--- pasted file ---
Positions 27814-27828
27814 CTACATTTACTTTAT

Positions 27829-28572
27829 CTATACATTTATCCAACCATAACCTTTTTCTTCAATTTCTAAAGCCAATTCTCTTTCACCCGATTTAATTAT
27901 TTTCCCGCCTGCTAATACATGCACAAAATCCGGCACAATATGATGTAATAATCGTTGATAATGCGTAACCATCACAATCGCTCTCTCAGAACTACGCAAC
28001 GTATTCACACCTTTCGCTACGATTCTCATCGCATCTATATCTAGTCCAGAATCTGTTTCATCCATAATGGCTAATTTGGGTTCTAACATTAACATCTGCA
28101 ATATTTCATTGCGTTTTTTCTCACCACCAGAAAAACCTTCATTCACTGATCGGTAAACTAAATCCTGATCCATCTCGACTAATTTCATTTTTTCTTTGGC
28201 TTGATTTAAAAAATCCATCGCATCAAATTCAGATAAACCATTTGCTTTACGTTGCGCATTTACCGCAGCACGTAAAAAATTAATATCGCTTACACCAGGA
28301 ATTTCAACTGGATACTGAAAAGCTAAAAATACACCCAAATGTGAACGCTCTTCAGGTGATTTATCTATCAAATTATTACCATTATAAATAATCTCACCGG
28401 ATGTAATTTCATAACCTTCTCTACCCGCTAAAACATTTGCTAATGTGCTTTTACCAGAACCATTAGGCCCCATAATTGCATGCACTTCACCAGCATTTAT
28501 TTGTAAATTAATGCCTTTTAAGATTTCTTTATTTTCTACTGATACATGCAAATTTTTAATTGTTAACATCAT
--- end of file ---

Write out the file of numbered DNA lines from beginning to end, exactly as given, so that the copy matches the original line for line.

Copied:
Positions 27814-27828
27814 CTACATTTACTTTAT

Positions 27829-28572
27829 CTATACATTTATCCAACCATAACCTTTTTCTTCAATTTCTAAAGCCAATTCTCTTTCACCCGATTTAATTAT
27901 TTTCCCGCCTGCTAATACATGCACAAAATCCGGCACAATATGATGTAATAATCGTTGATAATGCGTAACCATCACAATCGCTCTCTCAGAACTACGCAAC
28001 GTATTCACACCTTTCGCTACGATTCTCATCGCATCTATATCTAGTCCAGAATCTGTTTCATCCATAATGGCTAATTTGGGTTCTAACATTAACATCTGCA
28101 ATATTTCATTGCGTTTTTTCTCACCACCAGAAAAACCTTCATTCACTGATCGGTAAACTAAATCCTGATCCATCTCGACTAATTTCATTTTTTCTTTGGC
28201 TTGATTTAAAAAATCCATCGCATCAAATTCAGATAAACCATTTGCTTTACGTTGCGCATTTACCGCAGCACGTAAAAAATTAATATCGCTTACACCAGGA
28301 ATTTCAACTGGATACTGAAAAGCTAAAAATACACCCAAATGTGAACGCTCTTCAGGTGATTTATCTATCAAATTATTACCATTATAAATAATCTCACCGG
28401 ATGTAATTTCATAACCTTCTCTACCCGCTAAAACATTTGCTAATGTGCTTTTACCAGAACCATTAGGCCCCATAATTGCATGCACTTCACCAGCATTTAT
28501 TTGTAAATTAATGCCTTTTAAGATTTCTTTATTTTCTACTGATACATGCAAATTTTTAATTGTTAACATCAT